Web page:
Can I run for it? I looked down the side street to my house which stretched into pitch black. One mile in one direction, at least half a mile in another. At this hour, there wouldn’t be any pedestrians who could help me on the main road. And frankly, having seen my share of the bystander effect in action, I wasn’t sure anyone would help me. I ran an eight-and-a-half minute mile- not bad by any means, but not good enough to outrun a car. I didn’t stand a chance. As I was psychologically coming apart, he stopped humming. I couldn’t hear crickets anymore. The silence, aside from the ringing that now sounded demonic, chilled me to the bone.
If I had distrusted him from the beginning and ran for it, what would’ve been different about my current predicament? Nothing. It was the two of us alone in the dark and there was nothing I could have done to make a difference. Our proximity to civilization, the very proximity that made me think I was safe, was surprisingly meaningless. I was in the wilderness. I was the game and he was the predator toying with his prey. Sick images flooded into my mind. What was he going to do? Kill me? Rape me? Sell me into slavery? Panic bubbled in my throat.
I cobbled together a plan even though I couldn’t shake the feeling he knew that I knew. I would pretend to call my dad again, but this time call the cops and threaten him with it. What were the cops going to do? I was here and they were wherever they were. I was just far enough from human settlement that if I screamed no one would hear me. I was screwed. In a split second I had crossed the faint line from perfectly fine to screwed beyond belief. My past life was over even as I stood there, severed from the present moment by an unseen chasm as wide as any canyon. I was just prey without any past and not much of a future. Chances are I will never see my parents again, never go back to my much-despised high school or attend the college I had fought so hard to enter. I was physically outgunned and tactically outplayed in every conceivable way. This plan had a fat chance of working, but I had to take it. I had to read his face. I had to know what he was up to. With a creeping dread, I turned to look at him as if in slow motion.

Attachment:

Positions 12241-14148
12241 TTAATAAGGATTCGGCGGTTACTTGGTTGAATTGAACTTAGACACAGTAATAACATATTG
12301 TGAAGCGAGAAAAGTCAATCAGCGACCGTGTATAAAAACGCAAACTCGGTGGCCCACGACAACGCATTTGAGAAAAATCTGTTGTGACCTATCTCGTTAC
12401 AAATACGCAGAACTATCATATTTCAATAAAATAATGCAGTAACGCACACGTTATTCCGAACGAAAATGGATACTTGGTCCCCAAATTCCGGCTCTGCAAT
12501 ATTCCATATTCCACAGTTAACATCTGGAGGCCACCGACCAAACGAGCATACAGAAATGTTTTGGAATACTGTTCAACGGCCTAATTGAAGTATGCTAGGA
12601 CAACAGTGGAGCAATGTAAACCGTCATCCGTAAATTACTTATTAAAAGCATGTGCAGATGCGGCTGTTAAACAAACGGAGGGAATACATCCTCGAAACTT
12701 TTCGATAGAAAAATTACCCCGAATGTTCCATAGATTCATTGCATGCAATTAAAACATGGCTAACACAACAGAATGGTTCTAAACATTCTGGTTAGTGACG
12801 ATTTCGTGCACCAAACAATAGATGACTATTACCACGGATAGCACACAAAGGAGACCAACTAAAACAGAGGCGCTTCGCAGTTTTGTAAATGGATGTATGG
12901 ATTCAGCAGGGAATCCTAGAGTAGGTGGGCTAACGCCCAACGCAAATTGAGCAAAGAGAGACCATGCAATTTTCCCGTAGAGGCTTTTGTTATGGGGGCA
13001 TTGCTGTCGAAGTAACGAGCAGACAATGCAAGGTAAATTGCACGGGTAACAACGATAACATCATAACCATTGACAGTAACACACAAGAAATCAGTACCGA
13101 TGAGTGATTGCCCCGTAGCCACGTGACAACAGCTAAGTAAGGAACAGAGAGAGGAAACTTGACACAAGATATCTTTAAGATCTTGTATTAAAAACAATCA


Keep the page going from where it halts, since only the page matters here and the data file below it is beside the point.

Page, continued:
I never got to see his face. Like so many nightmares, this one ended prematurely. Unlike most, it ended in a particularly strange place: nothing had happened yet. But from experience, I knew that my nightmares tend to end right before the most terrifying event; what are the chances that this one is an exception? What did his face look like that my dream had to end right there? Here am I, an hour after waking up, still wondering.